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Restorative justice, globalisation and the logic of empire

February 11, 2013

The spread of crime control strategies like restorative justice can be understood as a part of the globalized exchange of criminal justice knowledge and practice. Over the past decade, there has been considerable discussion about how ideas of crime control and specific policies and practices transfer between states. 

Shifts in economic and social structures and changes in cultural sensibilities are seen to explain potential convergences of crime control. Globalization represents a growing international economic, political, legal and cultural interconnectedness through advances in technology, international law and neoliberal economics and politics and it is often assumed that criminal justice policies are converging worldwide. 

The development of restorative justice across jurisdictions can be seen in the context of this broader convergence of criminal justice policy, particularly in the Anglophone world and parts of the European Union.

Restorative justice has also developed at a time of mass imprisonment, predominantly in Anglophone states. The development of community justice strategies, victim offender mediation and restorative justice occurred at a time when imprisonment rates were progressively reaching historic highs. From the mid-1970s to the early years of the 21st century US imprisonment numbers increased by more than 500 per cent, with over 2.3 million people incarcerated. 

The rise of restorative justice has also occurred concurrent with research increasingly identifying that higher imprisonment rates are associated with societies that have higher levels of inequality and a lesser commitment to social democratic and inclusionary values. Among Western-style democracies it is those who have most strongly adopted neoliberalism that have the highest imprisonment rates (particularly the US, Australia, New Zealand, the United Kingdom [UK] and South Africa), while social democracies with coordinated market economies have the lowest (Sweden, Norway, Finland and Denmark). It has also tended to be neoliberal states that have been the main exporters of restorative justice ideas, and this connection is not accidental.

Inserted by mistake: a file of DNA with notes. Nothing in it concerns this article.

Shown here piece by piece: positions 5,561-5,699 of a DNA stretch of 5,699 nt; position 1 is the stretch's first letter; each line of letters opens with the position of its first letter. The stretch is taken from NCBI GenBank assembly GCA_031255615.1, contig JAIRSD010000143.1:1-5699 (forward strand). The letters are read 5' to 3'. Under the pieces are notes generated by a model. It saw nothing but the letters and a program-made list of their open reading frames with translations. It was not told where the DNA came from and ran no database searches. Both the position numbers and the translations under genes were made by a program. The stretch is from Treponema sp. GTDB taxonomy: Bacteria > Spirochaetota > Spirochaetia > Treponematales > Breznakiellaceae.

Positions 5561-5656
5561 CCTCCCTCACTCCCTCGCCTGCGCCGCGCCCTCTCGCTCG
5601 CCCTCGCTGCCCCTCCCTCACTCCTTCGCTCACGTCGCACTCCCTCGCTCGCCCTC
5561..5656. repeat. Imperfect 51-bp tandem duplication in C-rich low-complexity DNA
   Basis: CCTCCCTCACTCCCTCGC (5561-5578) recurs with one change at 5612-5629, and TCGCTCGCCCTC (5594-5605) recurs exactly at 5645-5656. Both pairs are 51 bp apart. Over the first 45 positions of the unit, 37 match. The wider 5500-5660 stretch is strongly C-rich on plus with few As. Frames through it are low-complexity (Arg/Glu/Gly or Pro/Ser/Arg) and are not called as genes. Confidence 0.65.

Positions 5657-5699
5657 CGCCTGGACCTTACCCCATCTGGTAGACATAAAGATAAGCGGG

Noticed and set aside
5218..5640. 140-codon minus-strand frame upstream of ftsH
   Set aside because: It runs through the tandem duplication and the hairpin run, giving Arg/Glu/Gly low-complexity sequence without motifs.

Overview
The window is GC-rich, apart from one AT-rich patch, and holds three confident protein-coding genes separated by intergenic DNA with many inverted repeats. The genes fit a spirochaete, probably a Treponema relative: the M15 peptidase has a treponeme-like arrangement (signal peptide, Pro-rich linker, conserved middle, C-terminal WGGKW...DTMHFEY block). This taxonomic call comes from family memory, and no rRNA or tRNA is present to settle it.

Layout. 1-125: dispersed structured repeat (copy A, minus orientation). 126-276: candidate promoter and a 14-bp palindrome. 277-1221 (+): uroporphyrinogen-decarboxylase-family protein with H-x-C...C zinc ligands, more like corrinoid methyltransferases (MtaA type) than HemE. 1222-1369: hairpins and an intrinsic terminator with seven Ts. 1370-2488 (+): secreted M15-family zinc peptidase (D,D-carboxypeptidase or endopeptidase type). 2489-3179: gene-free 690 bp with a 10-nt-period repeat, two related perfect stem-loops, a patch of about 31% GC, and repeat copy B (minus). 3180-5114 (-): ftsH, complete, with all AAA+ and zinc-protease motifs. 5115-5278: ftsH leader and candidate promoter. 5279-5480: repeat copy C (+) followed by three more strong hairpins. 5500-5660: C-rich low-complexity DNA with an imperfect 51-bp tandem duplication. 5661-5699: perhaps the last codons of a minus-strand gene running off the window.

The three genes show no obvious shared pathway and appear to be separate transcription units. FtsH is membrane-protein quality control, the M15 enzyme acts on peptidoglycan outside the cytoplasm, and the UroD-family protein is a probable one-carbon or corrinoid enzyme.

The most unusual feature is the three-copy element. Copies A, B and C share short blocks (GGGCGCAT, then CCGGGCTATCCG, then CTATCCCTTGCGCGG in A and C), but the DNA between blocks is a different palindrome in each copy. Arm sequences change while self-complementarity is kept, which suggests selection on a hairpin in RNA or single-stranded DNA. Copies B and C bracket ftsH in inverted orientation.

This chapter aims to address a number of objectives. The first is to explore more fully the relationship between restorative justice and what is here termed the ‘logic of empire’, by examining the role of restorative justice in neoliberal crime control strategies and the broader role played by these strategies in reproducing a particular cultural logic or hegemonic norm about the nature of offending and victimization. 

Second, this chapter will consider the role of restorative justice in the global exchange of crime control strategies, with particular attention paid to the place of restorative justice in achieving justice in transitional societies. Underpinning this is the paradox of restorative justice: that it promises a more socially responsive and emancipatory approach to criminal justice and penality, yet it is an approach that fits with at least some of the values that predominate within more punitive law-and-order politics.

Citations omitted.

Read the whole chapter.


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